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Rubrik: News

Crystallographic studies of zeolites
A combination yields a breakthrough

Published: 16.11.2006 06:00
Modified: 15.11.2006 22:21

(fw) In collaboration with scientists of several other universities, researchers at the Crystallography Laboratory of ETH Zurich have succeeded in decoding the biggest zeolite structure prepared up to now. As the scientists write in the latest issue of the scientific journal Nature (1) , they succeeded in reconstructing the crystal structure thanks to a novel combination of proven investigation methods.

Fehlende Informationen

Crystallographers often use what is known as the X-ray powder diffraction method to determine the structure of unknown materials. When a powdered material is irradiated with X-rays, the crystal structure of the sample being studied can be determined from the diffraction pattern. However, the method comes up against its limits in the case of complex compounds. Because of the numerous overlaps in the diffraction pattern, important information in the recorded signal, without which the required structure cannot be determined directly, is lost.

The group of researchers has now combined diffractometry data with phase information from electron microscope images. Using special software already developed at ETH previously, the scientists were finally able to characterise the unknown material. The compound, named TNU-9, has 24 silicon and aluminium atoms in tetrahedral positions in the smallest unit in which such crystals are described – which is 8 atoms more than in a crystal of ITQ-22, previously the most complicated zeolite structure known. "The new technique is a clear step forwards,” explains Fabian Gramm, the first of the study’s authors.

The calculations required considerable computing power. A G5 Macintosh computed non-stop for 16 days before it had determined the first suggested solution for the new structure.

An image of one layer of the crystal structure of the zeolite TNU-9. Only the Si atoms are shown; the oxygen atoms between the Si atoms are omitted for reasons of clarity. The channels formed by the 10-member rings are clearly visible. Another channel running within the layer is marked in red.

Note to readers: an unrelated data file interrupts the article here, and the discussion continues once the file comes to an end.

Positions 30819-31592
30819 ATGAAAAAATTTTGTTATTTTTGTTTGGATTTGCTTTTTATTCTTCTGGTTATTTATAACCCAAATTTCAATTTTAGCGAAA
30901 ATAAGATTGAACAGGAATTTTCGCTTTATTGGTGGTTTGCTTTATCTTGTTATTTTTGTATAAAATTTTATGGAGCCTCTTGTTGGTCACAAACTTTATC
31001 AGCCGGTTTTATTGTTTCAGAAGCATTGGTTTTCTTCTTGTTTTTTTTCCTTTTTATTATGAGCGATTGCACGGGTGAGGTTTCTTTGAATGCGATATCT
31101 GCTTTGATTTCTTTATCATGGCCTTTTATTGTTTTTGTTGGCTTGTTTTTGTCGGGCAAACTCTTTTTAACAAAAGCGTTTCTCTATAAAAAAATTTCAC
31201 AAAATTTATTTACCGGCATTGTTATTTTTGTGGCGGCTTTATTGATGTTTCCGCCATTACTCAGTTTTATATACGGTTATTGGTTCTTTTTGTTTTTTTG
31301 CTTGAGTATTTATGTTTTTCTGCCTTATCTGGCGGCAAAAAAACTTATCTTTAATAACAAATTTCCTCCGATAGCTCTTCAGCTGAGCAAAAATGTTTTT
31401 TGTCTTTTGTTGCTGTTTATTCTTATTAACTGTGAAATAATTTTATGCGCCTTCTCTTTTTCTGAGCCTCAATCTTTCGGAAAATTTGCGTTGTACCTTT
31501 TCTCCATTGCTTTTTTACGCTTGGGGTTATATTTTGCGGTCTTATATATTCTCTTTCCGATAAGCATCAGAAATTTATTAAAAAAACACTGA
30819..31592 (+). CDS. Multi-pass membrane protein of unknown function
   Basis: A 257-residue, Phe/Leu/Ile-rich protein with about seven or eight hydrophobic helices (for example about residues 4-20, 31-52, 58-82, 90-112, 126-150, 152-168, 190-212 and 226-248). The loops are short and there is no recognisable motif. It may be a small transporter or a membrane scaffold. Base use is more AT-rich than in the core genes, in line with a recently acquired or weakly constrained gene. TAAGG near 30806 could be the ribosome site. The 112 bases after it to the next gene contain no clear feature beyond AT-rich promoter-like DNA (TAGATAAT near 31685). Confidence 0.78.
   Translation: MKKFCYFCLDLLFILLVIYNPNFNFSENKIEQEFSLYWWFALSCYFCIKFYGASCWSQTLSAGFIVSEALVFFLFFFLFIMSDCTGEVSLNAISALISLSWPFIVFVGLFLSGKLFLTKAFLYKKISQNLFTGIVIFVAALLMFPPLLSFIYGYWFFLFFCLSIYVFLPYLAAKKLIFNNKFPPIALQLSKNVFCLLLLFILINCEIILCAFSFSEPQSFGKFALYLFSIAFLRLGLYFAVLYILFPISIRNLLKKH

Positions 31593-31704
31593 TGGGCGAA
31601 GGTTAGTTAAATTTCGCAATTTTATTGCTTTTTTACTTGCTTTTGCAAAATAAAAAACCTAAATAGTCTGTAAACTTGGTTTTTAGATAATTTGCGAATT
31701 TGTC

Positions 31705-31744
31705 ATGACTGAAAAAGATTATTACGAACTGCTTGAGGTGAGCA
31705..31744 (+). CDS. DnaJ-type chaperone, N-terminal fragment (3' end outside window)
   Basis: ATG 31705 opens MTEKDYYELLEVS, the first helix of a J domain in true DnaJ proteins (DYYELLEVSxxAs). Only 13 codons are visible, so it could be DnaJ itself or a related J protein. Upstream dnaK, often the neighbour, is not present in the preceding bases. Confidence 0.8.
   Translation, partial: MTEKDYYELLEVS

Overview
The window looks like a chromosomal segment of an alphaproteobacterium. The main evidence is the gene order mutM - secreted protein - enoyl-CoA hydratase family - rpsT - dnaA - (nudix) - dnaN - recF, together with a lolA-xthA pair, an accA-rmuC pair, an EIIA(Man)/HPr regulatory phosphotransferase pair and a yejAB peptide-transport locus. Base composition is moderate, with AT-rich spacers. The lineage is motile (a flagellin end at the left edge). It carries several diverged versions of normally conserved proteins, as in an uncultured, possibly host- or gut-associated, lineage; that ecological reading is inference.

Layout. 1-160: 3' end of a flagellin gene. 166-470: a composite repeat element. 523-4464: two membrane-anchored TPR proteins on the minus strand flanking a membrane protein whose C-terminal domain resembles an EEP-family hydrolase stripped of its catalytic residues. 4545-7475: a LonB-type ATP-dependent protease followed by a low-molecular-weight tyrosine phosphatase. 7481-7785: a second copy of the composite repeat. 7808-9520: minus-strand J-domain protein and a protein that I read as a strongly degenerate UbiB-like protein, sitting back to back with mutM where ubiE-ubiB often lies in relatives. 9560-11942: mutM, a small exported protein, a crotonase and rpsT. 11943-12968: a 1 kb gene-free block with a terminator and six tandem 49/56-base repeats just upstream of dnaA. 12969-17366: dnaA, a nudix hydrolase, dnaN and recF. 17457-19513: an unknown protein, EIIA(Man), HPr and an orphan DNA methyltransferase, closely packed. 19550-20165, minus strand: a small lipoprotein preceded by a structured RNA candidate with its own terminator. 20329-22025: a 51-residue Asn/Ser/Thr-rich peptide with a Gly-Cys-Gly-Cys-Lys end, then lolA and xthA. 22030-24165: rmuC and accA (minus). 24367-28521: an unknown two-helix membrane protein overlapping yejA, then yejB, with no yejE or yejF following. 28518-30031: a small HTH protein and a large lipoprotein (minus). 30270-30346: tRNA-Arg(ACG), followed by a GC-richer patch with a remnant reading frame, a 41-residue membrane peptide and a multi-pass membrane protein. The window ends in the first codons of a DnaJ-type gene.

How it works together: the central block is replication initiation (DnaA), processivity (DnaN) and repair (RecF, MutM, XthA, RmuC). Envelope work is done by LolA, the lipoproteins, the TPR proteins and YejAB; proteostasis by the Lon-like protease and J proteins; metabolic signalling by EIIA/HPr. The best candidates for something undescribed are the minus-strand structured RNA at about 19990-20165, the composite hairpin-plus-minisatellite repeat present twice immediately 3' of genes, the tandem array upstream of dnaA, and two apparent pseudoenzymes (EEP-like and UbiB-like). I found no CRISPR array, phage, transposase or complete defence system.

Crystals in demand

Gramm explains that the results of the study are interesting from various points of view. Zeolites have hollow channel-shaped cavities in their crystal structure and because of their special construction they are used for various applications. For example they are used in the chemical industry as molecular sieves and ion exchangers. However, their main use is as catalysts in the petrochemicals industry.

Gramm says that a whole series of research groups were involved in the project. The material was originally prepared by Korean scientists. After that it was examined at the University of St. Andrews (GB). Next the British researchers brought in scientists from Stockholm University, who contributed the electron microscopy data. Finally the Zurich researchers were also involved, and they finally succeeded in making the breakthrough thanks to their novel method.

(1 Gramm, Fabian, Complex zeolithe structure solved by combining powder diffraction and electron microscopy. Nature Vol. 444, 79-81 (2006).

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